Guess what, we have a guest blogger, we are truly honoured and humbled that Christina Henry wants to write for our page. YES she wants to promote her new books, that goes without saying but this is so much better than an advert, it’s different, it’s fun, it’s fresh and it gives me the chance to have a little power nap…
Here you go Christina, the floor, the stage, the space is yours…
THE CLAWS THAT CATCH by Christina Henry, YES that’s me. I am so happy to be given the chance to write on the Haunted Magazine webpage, not only am I big fan of the magazine and of the paranormal in general I get to promote my new books for FREE, I see that as a win-win situation. So, here goes, please enjoy!!
I love a good monster. In fact, I’ve often said that all my favourite movies have monsters that eat people’s faces off (this is actually true, as my top three favourite movies are JAWS, ALIEN, and THE THING).
There’s something about a great monster in film or stories that touches a primal nerve inside us – the part of us that’s afraid of what hides in the dark or underneath the bed, the part of us that see shadows moving when there’s nothing there.
I tend to think that the scariest monsters are the ones with human faces, the ones that you think might be friendly but are actually there to harm you. In my own book, ALICE, Alice meets a lot of monsters that look like humans but have actually lost their humanity long ago.
These are my personal favourite literary monsters, the ones that have terrified (and sometimes moved) me:
5) The demon in William Peter Blatty’s THE EXORCIST – This is one of the first books I recall that scared me down to the bone. The very idea of a faceless evil entity that could take over your body was incredibly frightening. Once something like that has taken over you have no agency, no way to fight back. Physical powerlessness is so much worse, in my mind, than being able to face and try to fight a monster.
4) The ghost in M.R. James’ “Oh Whistle and I’ll Come to You, My Lad” – In this particular story a professor named Parkins finds a whistle in a Templar ruin with two Latin phrases on it. One of the phrases is translated as “Who is it that comes”. Of course, the professor SHOULD NOT blow the whistle, and he does. The scene in the inn when Parkins discovers he is not alone is full of brilliant suspense.
3) The creature from Mary Shelley’s FRANKENSTEIN – It seems like an obvious choice, but the monster is iconic for a reason. He looks monstrous but he is not, at first, monstrous at all. It is Victor Frankenstein’s abandonment of him and the way people respond to his appearance that makes him a killer. There are so many themes at work in this book – among others the notion of science without guiding morality and the idea that evil is made and not born. It’s a classic that everyone should read.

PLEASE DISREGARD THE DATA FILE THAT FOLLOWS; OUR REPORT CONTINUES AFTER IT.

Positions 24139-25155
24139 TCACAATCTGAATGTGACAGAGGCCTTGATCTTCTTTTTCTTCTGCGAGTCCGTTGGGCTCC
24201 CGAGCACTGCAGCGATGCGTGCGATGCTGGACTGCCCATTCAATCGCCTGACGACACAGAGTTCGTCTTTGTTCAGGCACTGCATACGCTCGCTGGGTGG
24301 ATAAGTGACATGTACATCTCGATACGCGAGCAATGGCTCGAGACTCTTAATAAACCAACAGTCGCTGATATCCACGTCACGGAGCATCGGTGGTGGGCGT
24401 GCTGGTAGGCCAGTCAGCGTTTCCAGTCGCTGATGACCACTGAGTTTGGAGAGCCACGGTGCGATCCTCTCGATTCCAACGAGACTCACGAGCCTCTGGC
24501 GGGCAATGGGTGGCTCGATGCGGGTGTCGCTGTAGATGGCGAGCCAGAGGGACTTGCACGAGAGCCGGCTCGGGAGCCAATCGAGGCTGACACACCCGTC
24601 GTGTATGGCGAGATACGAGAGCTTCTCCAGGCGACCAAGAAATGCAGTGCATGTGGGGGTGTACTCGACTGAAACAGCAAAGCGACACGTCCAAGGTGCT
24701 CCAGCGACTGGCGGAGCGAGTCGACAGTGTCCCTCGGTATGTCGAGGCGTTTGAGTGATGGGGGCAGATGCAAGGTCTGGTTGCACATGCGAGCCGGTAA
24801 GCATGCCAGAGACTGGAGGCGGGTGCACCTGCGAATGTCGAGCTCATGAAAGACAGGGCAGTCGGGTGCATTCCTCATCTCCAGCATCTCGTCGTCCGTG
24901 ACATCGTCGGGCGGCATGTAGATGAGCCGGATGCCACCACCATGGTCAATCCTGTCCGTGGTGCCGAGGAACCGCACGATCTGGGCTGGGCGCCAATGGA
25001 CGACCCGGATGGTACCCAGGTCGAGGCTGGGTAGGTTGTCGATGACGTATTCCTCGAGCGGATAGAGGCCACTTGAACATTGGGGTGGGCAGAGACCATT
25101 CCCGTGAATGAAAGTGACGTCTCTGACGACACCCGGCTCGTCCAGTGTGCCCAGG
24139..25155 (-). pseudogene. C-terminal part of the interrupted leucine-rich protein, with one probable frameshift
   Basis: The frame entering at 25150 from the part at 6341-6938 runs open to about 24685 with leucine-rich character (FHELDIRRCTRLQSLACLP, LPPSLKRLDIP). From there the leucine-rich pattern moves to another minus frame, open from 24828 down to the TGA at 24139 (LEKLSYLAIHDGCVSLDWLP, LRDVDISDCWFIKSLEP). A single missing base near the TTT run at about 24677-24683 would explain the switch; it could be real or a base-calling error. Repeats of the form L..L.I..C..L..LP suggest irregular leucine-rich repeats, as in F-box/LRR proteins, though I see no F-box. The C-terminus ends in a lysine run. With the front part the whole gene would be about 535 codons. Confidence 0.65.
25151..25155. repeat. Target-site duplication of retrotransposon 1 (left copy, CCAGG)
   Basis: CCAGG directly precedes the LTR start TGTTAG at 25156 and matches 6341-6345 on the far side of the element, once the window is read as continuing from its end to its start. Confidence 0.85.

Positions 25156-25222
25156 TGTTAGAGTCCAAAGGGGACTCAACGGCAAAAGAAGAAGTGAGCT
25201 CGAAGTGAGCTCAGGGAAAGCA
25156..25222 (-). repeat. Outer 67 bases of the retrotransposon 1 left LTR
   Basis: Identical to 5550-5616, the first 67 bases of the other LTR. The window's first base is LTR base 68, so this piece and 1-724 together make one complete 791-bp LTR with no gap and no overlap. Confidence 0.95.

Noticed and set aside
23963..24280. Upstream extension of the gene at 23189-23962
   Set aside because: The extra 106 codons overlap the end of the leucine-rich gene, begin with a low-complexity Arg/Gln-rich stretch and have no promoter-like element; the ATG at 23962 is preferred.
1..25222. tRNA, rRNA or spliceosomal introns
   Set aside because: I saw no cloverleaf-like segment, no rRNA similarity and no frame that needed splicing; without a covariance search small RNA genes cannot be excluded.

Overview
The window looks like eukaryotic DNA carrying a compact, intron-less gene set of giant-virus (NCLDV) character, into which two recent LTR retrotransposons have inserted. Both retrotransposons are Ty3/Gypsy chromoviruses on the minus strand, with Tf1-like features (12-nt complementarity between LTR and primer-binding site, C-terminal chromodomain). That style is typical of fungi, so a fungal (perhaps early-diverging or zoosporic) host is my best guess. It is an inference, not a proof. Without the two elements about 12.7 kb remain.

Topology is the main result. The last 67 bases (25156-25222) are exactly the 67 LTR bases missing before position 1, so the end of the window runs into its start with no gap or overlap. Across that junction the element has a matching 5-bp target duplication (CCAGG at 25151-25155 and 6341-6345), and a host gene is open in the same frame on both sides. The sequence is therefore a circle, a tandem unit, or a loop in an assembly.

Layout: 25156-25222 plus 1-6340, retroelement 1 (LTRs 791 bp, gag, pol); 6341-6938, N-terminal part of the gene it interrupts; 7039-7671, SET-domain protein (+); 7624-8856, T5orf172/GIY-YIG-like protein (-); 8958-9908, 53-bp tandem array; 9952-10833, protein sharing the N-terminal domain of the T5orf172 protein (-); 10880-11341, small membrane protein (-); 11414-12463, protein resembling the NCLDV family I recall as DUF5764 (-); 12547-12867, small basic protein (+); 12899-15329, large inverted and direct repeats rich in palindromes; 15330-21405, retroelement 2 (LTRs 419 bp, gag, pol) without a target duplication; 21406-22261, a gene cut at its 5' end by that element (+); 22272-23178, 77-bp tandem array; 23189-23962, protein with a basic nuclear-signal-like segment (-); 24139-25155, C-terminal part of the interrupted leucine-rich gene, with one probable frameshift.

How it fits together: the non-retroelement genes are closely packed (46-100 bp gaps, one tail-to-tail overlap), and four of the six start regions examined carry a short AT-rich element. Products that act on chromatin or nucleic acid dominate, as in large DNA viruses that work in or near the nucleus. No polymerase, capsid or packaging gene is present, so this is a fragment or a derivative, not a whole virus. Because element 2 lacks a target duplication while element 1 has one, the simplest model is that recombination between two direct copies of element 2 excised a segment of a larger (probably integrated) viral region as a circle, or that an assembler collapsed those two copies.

2) “Buffalo Bill” from Thomas Harris’ THE SILENCE OF THE LAMBS – The film version of this story was so influential and Anthony Hopkins’ performance as Hannibal Lecter so enduring that it’s sometimes difficult to remember that the monster they’re chasing in the book is actually Buffalo Bill (Jame Gumb), who kidnaps women so he can remove their skin. Buffalo Bill is the perfect example of a monster who doesn’t look like a monster – he lures these women by using their kindness (which, incidentally, was the same technique used by real-life serial killer Ted Bundy).
1) It from Stephen King’s IT: I’ve saved this one for last, mostly because the way I feel about it has changed over the years. The first time I read this book I was about 16, and I found it so frightening that I was convinced I would never read it again. At 16 I wasn’t so far off the age of the kids in the books – I remembered the way I felt at their age and how an entity that could morph into anything would have scared the crap out of me.
When I was 28 I decided to read it again, mostly because it had been a long time and I remembered how much the book had scared me and wondered if it still would. It did, but the fear felt less personal than it had when I was young. I was more engaged with the characters AS characters and felt their struggle against this huge evil entity but didn’t relate it to myself in any way.
Recently (because I am apparently a masochist) I decided to give IT a go again. As a 41-year-old adult with a ten-year-old son my terror response to this book has taken on a completely different tenor. The fact that King uses a clown with balloons – a symbol of childhood happiness – to lure children to their horrific deaths was much, much worse for me as a parent than when I was a younger reader. The fear comes from a place where you can’t protect your child from the imaginary monster under the bed because the monster isn’t imaginary at all.
It’s fascinating to me that King managed with the same story to tap into three different veins with the same reader, and the only thing that changed was the age of person reading. I think it really speaks to how readers bring their own experience/biases to every book they read and the way a book is a dialogue between the writer and the reader – a fluid, rather than fixed, relationship.
That's me done, I hope you liked, hey Paul, yo Haunted Magazine guy, YES you snoring like a pig, you can wake up now. I am done. Thanks for having me.... can you wake up and plug my books now please.
Thanks Christina, I needed that little snooze. You can find more about Christina by visiting her website and she also features in Haunted Magazine issue 16, a WiP special (Women in Paranormal), http://www.christinahenry.net/
I am also duty bound to say that she has two fantastic books out. (Alice and Red Queen), joking apart they are bloody fantastic.